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In order to devise some plan of action which might be worthy of general adoption by different States, a national convention was called at Springfield, Ill., and the various States were invited to send delegates to meet at that place in December last. Dr. E. F. Thayer, of West Newton, was accordingly commissioned to attend on the part of Massachusetts by His Excellency Governor Bullock.
The following report sets forth fully the objects and results of the convention :
To His Excellency A. H. BULLOCK, Governor of the Common
wealth of Massachusetts. In accordance with the appointment as Commissioner to attend a convention to be held in Springfield, Ill., for the purpose of devising a uniform system of measures to prevent the introduction and spread of contagious diseases among cattle, &c., and also to make a report to the Executive of the proceedings of said convention, I have the honor to submit the following:
In the convention, twelve States and the Province of Ontario were represented by thirty-six commissioners.
The convention was organized by the choice of Hon. Lewis F. Allen as president, with thirteen vice-presidents, and four secretaries. Three stenographic reporters were appointed to take notes of the proceedings of the convention.
Dr. Morris of New York, Mr. Emory and Dr. Ranch of Chicago, Mr. McCoy of Alibone, Kan., and Messrs. Bennett, Clark and Kalb, the representatives of the St. Louis Agricultural and Mechanical Association, were admitted as honorary members.
His Excellency Governor Oglesby was invited to take a seat in the convention.
Voted, That the convention be known as “The American Convention of Cattle Commissioners."
Hon. J. S. Gould was invited to state the objects of the convention. He responded at considerable length, also describing the symptoms and post mortem appearances of the disease as it existed in New York the past season.
A committee was appointed, one from each State, to draft a series of resolutions in relation to a law for the consideration of the legislatures of the several States.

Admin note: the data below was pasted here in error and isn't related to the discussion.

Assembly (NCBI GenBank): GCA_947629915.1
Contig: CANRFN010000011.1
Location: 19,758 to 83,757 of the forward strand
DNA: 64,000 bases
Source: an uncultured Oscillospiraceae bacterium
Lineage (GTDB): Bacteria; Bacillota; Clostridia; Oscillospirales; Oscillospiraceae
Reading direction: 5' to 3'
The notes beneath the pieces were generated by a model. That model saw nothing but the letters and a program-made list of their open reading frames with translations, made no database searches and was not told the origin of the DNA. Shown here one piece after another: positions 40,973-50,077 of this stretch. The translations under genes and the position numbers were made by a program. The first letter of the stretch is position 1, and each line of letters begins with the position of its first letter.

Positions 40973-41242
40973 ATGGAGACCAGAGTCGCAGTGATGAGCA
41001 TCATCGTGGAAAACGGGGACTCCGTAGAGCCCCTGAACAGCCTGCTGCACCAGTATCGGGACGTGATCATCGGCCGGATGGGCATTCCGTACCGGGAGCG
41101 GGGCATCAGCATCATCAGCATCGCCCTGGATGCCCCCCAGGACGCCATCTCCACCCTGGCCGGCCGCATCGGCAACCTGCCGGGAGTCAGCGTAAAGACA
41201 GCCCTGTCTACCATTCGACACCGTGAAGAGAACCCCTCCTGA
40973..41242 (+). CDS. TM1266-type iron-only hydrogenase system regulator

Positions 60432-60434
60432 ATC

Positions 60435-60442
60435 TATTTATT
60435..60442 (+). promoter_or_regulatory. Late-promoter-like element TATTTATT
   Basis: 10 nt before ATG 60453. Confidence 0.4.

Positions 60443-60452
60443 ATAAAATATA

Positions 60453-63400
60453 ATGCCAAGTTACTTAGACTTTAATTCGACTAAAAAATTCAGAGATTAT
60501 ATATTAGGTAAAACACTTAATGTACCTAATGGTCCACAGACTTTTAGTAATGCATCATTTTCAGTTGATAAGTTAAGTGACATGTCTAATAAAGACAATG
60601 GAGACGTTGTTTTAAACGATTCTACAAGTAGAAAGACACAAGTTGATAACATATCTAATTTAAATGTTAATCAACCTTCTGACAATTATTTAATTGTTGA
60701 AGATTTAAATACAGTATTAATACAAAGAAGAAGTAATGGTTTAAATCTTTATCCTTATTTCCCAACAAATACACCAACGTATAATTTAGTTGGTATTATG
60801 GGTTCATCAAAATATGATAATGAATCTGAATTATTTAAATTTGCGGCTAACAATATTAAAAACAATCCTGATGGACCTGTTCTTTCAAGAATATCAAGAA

Several gentlemen were called upon to state their experience
with the malady, also their manner of handling cattle, (the Western term for buying, feeding, and selling cattle.) Among them was Mr. Eaton, superintendent of Mr. J. T. Alexander's Broadlands farm, who handles about five thousand (5,000) head per year. He gave a distinct statement of the dates when different lots of cattle were purchased, where they were pastured, the outbreak of the disease, and the mortality. His remarks were instructive, and were listened to with great attention, as also were those of Mr. McCoy of Alibone, Kan., who described the different modes of collecting and driving Texas cattle to market, and stated that those herds which were carefully selected, properly fed and watered, not overdriven, and generally treated with humanity on the route, imparted no disease.
Dr. Morris, a member of the Metropolitan Board of Health of New York, read a paper, giving the results of a scientific investigation of the malady as it existed in New York. He was followed by Dr. Ranch, a member of the Sanitary Commission of Chicago, who gave a history of the disease in that city.
The committee appointed to draft a series of resolutions relating to a law, made a report, through their chairman, which, after discussion, was amended and adopted.
The recommendations to the legislatures of the States represented in the convention were as follows:
The Convention of American Cattle Commissioners, assembled at Springfield, Ill., respectfully recommend to the legislatures of the several States represented therein to give effect by legal enactment to the following general propositions, which are believed to embody principles of the greatest importance, not only for the welfare of the cattle interests, but for the security of the people themselves.
Sect. 1. First. Three commissioners, or such other number as the legislatures deem proper, shall be appointed by some competent authority, to hold office for five years, and shall report annually to the legislature.
Second. Such commissioners shall watch over the general welfare of the animals within the State for which they were appointed, and particularly preventing the spread of dangerous diseases among them, and of protecting the people of the States against the dangers arising from the consumption of diseased meat.
Third. They may, from time to time, appoint such assistant commissioners to aid them in the discharge of their duties as the welfare of the public may require.
Fourth. They shall have power to administer oaths, and to prescribe, from time to time, such rules and regulations as may be necessary to accomplish the objects of this appointment.
Fifth. They shall give public notice of the outbreak of any dangerous disease, and such practical directions for its avoidance as they may deem necessary.
Sixth. They may either place such diseased animals in quarantine or cause them to be killed, as may seem necessary for the public protection ; but in the latter case they may cause an appraisal of such cattle to be made, and the county or State shall pay such proportion of the appraised value as may be provided by law. SECT. 2. First.